While @mafutrct handled most of the essentials, I figured I would address some unanswered portions of your question.
Why do we start backwards? Well, this one is a little bit tough, and has more to do with the Japanese culture of ranks more than anything; but if I were to venture an educated guess, 級 (kyu) ranks count down because they are measurements of strength: an ordering if you will. Consider the following example:
Players ordered by strength
- Person A
- Person B
- Person C
In this example, we can understand that Person A, listed first, is the strongest of the three. Kyu ranks are similar to an ordering like this. So...
Why do we start to count upwards again? Well, like @mafutcrt mentioned, once you pass the highest rank, and become "dan" you are more like a master (this is the exact same system used in Japanese martial arts -- dan ranks are usually translated as "Nth degree black belt" in English). The Japanese character for "dan" (段) also means "stair", so each increase in rank can be thought of as one more step up the staircase of mastership.
What are the basic differences between ranks used in different countries and different servers? See this worldwide comparison of ranks on Sensei's Library.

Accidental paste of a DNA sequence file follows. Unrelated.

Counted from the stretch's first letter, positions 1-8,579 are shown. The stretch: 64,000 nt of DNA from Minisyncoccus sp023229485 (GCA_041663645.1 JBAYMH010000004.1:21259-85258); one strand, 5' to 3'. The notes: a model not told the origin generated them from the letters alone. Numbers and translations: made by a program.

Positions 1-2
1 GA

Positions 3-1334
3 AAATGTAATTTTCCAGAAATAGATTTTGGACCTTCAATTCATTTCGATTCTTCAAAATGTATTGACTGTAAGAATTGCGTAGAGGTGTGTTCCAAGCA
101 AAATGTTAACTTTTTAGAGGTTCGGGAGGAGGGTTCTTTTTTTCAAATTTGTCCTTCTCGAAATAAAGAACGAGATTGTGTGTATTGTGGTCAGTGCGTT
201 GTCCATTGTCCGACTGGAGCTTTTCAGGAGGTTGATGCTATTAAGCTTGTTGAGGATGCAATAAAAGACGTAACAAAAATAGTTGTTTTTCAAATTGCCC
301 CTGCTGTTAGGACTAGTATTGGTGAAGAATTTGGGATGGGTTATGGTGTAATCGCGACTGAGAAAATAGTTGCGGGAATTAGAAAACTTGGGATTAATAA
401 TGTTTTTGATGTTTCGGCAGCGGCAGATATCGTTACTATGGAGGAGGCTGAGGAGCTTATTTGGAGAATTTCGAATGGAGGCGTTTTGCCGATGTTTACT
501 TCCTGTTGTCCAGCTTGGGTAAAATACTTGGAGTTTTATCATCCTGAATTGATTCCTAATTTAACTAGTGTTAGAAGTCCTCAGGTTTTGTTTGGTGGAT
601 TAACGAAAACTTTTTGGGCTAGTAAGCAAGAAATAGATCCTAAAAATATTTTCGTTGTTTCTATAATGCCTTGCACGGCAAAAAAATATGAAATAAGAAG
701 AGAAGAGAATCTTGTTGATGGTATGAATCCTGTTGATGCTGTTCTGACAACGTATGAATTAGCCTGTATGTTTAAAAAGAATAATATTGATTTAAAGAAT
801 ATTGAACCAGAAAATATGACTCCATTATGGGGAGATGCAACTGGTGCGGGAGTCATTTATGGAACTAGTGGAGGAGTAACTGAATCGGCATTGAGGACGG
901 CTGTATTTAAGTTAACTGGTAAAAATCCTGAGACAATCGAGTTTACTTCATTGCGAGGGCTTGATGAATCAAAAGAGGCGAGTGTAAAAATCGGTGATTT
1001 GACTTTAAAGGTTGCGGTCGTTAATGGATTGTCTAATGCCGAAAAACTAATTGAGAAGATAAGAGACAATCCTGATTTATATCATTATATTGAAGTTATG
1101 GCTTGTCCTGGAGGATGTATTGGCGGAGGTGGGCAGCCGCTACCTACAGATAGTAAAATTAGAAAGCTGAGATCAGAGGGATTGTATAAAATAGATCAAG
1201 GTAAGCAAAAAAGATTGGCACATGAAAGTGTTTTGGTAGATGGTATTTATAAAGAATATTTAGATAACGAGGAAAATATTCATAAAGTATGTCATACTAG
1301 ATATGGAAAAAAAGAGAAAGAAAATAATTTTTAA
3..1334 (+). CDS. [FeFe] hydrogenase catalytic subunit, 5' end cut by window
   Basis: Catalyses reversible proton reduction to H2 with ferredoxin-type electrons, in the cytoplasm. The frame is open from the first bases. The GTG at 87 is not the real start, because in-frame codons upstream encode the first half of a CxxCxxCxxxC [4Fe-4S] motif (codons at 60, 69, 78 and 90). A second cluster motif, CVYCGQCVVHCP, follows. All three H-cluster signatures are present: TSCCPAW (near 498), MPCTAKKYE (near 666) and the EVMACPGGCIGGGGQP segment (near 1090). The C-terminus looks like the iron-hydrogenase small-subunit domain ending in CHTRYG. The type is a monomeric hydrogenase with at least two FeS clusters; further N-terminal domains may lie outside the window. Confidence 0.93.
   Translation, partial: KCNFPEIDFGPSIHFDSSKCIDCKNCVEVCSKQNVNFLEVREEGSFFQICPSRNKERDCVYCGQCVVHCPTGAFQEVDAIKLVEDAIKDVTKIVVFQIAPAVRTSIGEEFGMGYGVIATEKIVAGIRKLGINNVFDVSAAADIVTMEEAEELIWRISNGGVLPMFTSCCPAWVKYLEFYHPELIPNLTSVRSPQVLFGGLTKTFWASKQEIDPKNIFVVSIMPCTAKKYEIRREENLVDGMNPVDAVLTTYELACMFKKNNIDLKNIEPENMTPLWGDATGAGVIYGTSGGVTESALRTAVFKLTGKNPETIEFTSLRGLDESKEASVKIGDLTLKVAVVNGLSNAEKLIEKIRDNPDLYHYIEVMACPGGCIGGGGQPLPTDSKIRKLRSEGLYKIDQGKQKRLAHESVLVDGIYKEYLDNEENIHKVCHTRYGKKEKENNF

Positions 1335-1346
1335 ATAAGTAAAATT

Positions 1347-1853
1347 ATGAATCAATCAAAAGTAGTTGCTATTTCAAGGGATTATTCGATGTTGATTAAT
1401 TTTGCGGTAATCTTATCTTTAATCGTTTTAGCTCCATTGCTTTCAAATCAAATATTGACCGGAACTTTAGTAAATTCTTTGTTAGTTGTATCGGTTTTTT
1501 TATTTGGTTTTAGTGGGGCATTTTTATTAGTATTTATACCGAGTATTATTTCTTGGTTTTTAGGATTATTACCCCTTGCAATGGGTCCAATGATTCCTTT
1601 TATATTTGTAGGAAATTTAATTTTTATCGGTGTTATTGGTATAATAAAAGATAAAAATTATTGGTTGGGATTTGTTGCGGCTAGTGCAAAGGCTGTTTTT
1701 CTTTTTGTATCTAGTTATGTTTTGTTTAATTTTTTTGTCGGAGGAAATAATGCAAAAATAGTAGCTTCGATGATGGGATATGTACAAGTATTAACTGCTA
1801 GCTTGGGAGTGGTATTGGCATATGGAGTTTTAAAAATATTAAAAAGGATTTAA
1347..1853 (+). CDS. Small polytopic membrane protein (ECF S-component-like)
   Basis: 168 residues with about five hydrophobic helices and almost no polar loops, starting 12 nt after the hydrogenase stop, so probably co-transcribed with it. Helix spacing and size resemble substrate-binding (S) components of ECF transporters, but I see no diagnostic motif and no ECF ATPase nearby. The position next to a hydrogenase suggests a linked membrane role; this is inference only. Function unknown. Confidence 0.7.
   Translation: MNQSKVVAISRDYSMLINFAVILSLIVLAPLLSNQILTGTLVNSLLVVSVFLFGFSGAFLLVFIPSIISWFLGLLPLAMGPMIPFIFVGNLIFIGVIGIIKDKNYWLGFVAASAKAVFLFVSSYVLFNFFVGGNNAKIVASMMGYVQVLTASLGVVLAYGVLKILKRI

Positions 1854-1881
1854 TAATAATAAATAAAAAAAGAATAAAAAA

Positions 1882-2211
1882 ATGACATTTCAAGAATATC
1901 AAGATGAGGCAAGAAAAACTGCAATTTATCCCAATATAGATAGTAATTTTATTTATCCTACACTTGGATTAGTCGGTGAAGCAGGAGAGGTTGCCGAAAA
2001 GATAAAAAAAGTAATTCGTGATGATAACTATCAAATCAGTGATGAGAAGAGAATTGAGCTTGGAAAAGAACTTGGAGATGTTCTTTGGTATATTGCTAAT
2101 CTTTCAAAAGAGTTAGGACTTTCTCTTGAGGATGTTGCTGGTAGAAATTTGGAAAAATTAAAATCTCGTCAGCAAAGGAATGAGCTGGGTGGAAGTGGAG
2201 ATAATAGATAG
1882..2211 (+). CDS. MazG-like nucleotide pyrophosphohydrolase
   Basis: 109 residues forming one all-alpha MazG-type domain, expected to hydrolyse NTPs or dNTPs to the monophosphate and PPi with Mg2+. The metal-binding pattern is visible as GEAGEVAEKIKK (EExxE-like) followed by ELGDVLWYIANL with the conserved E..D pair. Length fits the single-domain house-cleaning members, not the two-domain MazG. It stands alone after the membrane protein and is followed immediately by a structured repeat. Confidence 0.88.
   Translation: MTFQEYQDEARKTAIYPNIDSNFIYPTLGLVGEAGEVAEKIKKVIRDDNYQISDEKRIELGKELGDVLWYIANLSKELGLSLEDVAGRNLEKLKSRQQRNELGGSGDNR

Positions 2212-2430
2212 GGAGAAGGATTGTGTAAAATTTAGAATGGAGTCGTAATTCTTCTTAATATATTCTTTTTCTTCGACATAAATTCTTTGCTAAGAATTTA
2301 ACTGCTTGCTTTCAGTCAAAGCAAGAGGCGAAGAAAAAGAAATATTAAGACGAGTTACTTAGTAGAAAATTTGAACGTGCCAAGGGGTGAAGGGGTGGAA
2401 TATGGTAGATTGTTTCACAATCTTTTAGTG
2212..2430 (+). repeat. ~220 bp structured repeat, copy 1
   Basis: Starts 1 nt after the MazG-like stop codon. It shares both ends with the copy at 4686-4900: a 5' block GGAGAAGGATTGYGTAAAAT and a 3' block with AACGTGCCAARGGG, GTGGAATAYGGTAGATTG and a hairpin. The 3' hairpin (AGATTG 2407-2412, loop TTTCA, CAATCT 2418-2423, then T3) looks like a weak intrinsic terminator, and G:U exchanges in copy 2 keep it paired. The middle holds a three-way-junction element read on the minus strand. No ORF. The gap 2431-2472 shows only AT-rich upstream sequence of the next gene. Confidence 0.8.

So how is this all related to rating? By rating, in contrast to rank, I assume you mean strength, such as is represented by scores in the Elo rating system, among others. The simple answer is that in many systems, such as most online Go servers, there is little (if any) difference, because you can go down in rank just as well as you can go up. In others, such as with ranks given by the Japanese Go Association, you can never go down. In these systems, rank and rating are somewhat disconnected, but there is still generally some level of correlation. Professional ranks are very different, and are discussed in the question Are professional ranks representative for how many stones of handicap players can give each other?